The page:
Does your organization use gender inclusive forms? Nurses' confusion about trans* terminology.J Clin Nurs. 2015 Nov; 24(21-22):3306-17.JC
AIMS AND OBJECTIVES
To describe nurses confusion around trans* terminology and to provide a lesson in Trans* 101 for readers.
Of the estimated 9 million persons in the United States of America who are identified as lesbian, gay, bisexual and transgender, about 950,000 (0.2-0.5% of adult population) are identified as trans* (a term that encompasses the spectrum, including transgender, transsexual, trans man, trans woman and other terms). The Institute of Medicine (2011, The health of lesbian, gay, bisexual and transgender people: Building a foundation for better understanding. The National Academies Press, Washington, DC) identified transgender persons as an understudied population with significant need for health research, yet the nursing literature contains little guidance for educating nurses on trans* issues.
This is a mixed methods structured interview design with nurse key informants. The scripted interview was based on the Health Care Equality Index, which evaluates patient-centred care to lesbian, gay, bisexual and transgender patients and families. These data were part of a larger research study that explored the current state of lesbian, gay, bisexual and transgender-sensitive nursing practice.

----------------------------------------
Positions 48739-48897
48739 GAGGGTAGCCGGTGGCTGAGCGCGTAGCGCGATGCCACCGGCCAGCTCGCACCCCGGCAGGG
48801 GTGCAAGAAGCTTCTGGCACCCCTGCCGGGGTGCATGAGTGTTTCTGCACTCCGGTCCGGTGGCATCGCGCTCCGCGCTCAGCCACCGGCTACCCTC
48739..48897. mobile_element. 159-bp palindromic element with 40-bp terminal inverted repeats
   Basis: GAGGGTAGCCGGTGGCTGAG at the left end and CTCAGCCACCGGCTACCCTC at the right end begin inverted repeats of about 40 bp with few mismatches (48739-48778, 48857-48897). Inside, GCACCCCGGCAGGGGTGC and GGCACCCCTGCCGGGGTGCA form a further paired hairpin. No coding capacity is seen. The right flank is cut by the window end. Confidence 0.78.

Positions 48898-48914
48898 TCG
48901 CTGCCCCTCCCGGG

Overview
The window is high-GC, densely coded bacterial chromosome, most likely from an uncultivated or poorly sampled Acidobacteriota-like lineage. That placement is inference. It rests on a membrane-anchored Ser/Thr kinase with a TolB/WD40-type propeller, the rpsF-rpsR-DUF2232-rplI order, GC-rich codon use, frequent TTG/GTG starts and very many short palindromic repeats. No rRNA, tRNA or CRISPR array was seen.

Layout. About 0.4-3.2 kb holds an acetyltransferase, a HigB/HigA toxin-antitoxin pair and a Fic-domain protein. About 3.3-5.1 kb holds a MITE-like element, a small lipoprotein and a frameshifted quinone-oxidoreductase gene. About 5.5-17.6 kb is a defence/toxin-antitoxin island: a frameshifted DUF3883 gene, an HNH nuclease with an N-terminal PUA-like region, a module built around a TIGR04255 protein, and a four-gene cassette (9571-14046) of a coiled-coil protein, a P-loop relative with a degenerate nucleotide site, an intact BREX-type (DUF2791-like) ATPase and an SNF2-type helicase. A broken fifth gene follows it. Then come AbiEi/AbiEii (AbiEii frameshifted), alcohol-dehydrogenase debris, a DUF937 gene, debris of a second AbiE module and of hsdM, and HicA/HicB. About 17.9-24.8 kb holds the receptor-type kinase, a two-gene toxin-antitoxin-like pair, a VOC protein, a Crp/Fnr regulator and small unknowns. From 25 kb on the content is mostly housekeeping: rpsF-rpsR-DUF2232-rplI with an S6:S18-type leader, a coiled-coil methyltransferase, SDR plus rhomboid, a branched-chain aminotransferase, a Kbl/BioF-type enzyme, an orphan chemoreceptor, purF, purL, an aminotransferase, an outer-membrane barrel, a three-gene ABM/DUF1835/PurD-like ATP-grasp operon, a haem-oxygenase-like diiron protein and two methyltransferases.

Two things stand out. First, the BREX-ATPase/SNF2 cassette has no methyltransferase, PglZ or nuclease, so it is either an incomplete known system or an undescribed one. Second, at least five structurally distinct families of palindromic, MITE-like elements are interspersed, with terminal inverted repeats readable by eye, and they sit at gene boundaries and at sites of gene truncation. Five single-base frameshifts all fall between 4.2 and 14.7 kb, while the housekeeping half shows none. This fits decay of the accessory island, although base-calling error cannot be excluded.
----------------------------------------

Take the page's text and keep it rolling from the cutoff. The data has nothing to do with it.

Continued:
Undergraduate nursing students recruited and interviewed 268 nurse key informants about gender inclusive forms (capable of identifying trans* patients) at their agencies.
Only 5% reported use of gender inclusive forms, 44% did not know about inclusive forms, 37% did not understand what a gender inclusive form was and 14% confused gender with sexual orientation.
The study demonstrated a critical need for education in gender identity and sexual orientation terminology.
RELEVANCE TO CLINICAL PRACTICE
The lack of understanding of concepts and terminology may affect basic care of lesbian, gay, bisexual and transgender patients especially those who identify as transgender.